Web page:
American Society of Plastic Surgeons
For Consumers

FEDERAL | ASPS Engages Congress on CMS’s Changes to Global Surgical Codes

On September 14, physicians from 13 states and the District of Columbia attended the ASPS Northeast & West Fly-In, where they advocated for the specialty during 45 meetings with members of Congress and their staff. While there were many important issues on the agenda, ASPS's advocacy efforts on the Hill saw immediate results when three Representatives joined a critical letter to Acting CMS Administrator Andy Slavitt following ASPS member requests that they sign on. The letter calls on the agency to revise its recent proposal on the 10- and 90- day global surgical codes.

CMS has for years tried to significantly change the single, bundled payment system for surgical services, including their 2014 attempt to completely abolish the global surgical codes. Yet Congress has intervened, at the request of the physician community, and helped maintain the current system. In passing the 2015 Medicare Access and CHIP Reauthorization Act (MACRA), Congress actually prohibited CMS from eliminating 10- and 90-day global codes and instead required CMS to gather "from a representative sample of physicians…information needed to value surgical services." ASPS fully supported this provision, even though the society ultimately opposed MACRA, which replaced the SGR, for serious concerns over other parts of the law.

In July 2016, CMS attempted to yet again significantly change the global surgical codes through the 2017 Medicare Physician Fee Schedule. In this proposal, CMS stated that all practitioners who utilize 10- and 90-day global surgical codes would be required to submit data in 10 minute increments for all patients receiving these services. ASPS moved swiftly against this proposal which, in addition to being tremendously burdensome for surgeons, also clearly violates the letter of the law. If adopted, this new rule would impose a substantial, unexpected new compliance cost, necessitating the likely diversion of resources and time away from patient care.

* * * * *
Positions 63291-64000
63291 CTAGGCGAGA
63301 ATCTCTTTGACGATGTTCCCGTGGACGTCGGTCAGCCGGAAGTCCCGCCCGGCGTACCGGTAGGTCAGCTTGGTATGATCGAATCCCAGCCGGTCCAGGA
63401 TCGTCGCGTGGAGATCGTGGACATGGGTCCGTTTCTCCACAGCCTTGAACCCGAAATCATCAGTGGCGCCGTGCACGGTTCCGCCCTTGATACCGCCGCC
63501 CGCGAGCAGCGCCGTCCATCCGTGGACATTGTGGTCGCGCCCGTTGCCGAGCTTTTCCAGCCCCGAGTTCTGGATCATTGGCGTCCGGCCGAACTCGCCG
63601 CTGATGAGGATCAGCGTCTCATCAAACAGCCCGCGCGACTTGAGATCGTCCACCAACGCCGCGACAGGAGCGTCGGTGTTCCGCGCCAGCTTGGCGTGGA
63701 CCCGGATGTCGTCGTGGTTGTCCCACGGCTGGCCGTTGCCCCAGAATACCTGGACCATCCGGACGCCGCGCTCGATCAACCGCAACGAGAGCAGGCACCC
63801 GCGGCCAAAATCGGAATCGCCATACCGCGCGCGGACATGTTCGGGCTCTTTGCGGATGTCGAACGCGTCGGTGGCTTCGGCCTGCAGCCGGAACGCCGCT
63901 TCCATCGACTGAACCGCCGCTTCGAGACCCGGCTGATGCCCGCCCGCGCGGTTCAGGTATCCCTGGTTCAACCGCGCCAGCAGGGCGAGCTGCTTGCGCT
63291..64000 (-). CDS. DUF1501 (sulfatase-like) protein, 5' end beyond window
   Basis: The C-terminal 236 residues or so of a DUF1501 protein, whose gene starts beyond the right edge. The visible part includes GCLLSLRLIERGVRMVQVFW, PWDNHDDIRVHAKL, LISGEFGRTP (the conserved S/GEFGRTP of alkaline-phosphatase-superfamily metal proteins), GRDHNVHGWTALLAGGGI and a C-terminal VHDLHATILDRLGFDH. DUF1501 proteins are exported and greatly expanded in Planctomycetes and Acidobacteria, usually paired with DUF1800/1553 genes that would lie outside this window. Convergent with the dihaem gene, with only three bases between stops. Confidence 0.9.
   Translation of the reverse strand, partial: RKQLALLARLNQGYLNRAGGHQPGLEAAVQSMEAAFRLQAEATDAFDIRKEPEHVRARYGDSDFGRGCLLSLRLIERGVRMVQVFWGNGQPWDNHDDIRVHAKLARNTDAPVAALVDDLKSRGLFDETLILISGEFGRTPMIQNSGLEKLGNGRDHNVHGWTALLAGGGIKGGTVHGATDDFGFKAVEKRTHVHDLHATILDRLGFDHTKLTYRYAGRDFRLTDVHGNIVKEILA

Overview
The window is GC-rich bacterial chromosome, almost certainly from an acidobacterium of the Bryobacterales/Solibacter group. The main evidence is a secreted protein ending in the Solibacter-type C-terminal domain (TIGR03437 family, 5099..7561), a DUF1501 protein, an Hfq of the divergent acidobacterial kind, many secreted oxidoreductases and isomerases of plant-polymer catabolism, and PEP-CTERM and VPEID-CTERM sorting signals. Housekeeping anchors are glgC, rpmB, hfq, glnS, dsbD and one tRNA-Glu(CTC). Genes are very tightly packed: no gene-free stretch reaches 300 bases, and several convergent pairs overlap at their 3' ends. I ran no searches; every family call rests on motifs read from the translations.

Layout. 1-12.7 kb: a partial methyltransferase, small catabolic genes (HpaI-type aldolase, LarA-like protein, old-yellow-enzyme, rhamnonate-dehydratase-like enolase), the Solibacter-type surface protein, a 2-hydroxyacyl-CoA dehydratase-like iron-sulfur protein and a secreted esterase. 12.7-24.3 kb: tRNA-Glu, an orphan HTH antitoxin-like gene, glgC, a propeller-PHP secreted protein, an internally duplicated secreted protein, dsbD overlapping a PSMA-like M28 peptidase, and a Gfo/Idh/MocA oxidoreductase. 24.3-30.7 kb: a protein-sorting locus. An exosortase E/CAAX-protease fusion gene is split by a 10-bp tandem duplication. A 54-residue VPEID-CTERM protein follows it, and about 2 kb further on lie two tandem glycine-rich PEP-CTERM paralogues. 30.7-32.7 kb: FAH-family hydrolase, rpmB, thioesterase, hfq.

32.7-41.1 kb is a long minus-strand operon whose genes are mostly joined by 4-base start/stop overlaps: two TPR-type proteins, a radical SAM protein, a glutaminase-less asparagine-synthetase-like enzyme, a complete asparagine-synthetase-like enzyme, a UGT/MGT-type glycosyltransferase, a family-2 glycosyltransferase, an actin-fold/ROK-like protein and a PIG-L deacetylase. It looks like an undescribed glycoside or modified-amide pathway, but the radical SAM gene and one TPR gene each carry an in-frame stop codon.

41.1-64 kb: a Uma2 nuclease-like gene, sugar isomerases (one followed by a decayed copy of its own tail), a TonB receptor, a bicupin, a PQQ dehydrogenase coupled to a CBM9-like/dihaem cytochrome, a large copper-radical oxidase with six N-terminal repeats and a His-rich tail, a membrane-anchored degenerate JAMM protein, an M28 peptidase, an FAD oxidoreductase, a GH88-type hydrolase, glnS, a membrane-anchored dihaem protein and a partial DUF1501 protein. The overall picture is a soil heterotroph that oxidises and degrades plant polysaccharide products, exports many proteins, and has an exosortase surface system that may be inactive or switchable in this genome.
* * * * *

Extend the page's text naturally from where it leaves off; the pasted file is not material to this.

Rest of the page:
Rep. Larry Bucshon, MD (R-IN-08), a cardiothoracic surgeon, and Rep. Ami Bera, MD (D-CA-07), an internist, also recognized the negative implications of this proposal on both physicians and patients and initiated a letter to CMS urging them to adopt the language outlined in MACRA. They asked their colleagues to cosign this letter, which specifically called for CMS to revert back to a "representative sample" instead of requiring all physicians to participate. Reps. Bucshon and Bera encouraged advocates to also solicit their members of Congress to cosign this letter.

Due to the significant impact this proposal will have on the specialty, ASPS physicians made cosigning the Bucshon/Bera letter a key ask during their Hill meetings. Most importantly, they provided their Representatives with insights into the effects this ruling will have on their ability to efficiently and effectively treat patients. As a direct result of ASPS's meetings at the Northeast & West Fly-In, Rep. John Culberson (R-TX-07), Rep. Charlie Dent (R-PA-15) and Rep. Bob Dold (R-IL-10) signed on to the Bucshon/Bera letter. This was only made possible because of the 24 dedicated physician members who joined ASPS in the nation's capital to advocate for the specialty.

This letter, which was sent to HHS Secretary Sylvia Burwell and Acting Administrator Andy Slavitt on September 16, was collectively signed by 112 member of the House.